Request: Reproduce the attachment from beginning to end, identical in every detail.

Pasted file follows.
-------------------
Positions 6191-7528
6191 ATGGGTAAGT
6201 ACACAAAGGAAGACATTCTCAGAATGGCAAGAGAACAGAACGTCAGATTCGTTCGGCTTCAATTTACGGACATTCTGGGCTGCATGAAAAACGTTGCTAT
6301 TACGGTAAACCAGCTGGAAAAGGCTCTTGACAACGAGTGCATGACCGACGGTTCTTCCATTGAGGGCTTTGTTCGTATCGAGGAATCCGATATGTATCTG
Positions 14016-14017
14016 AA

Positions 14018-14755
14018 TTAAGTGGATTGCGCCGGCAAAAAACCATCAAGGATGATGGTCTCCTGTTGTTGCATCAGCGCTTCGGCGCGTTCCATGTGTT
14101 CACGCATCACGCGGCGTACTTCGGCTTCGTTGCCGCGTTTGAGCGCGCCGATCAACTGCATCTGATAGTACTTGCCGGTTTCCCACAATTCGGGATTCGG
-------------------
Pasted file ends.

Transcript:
Positions 6191-7528
6191 ATGGGTAAGT
6201 ACACAAAGGAAGACATTCTCAGAATGGCAAGAGAACAGAACGTCAGATTCGTTCGGCTTCAATTTACGGACATTCTGGGCTGCATGAAAAACGTTGCTAT
6301 TACGGTAAACCAGCTGGAAAAGGCTCTTGACAACGAGTGCATGACCGACGGTTCTTCCATTGAGGGCTTTGTTCGTATCGAGGAATCCGATATGTATCTG
Positions 14016-14017
14016 AA

Positions 14018-14755
14018 TTAAGTGGATTGCGCCGGCAAAAAACCATCAAGGATGATGGTCTCCTGTTGTTGCATCAGCGCTTCGGCGCGTTCCATGTGTT
14101 CACGCATCACGCGGCGTACTTCGGCTTCGTTGCCGCGTTTGAGCGCGCCGATCAACTGCATCTGATAGTACTTGCCGGTTTCCCACAATTCGGGATTCGG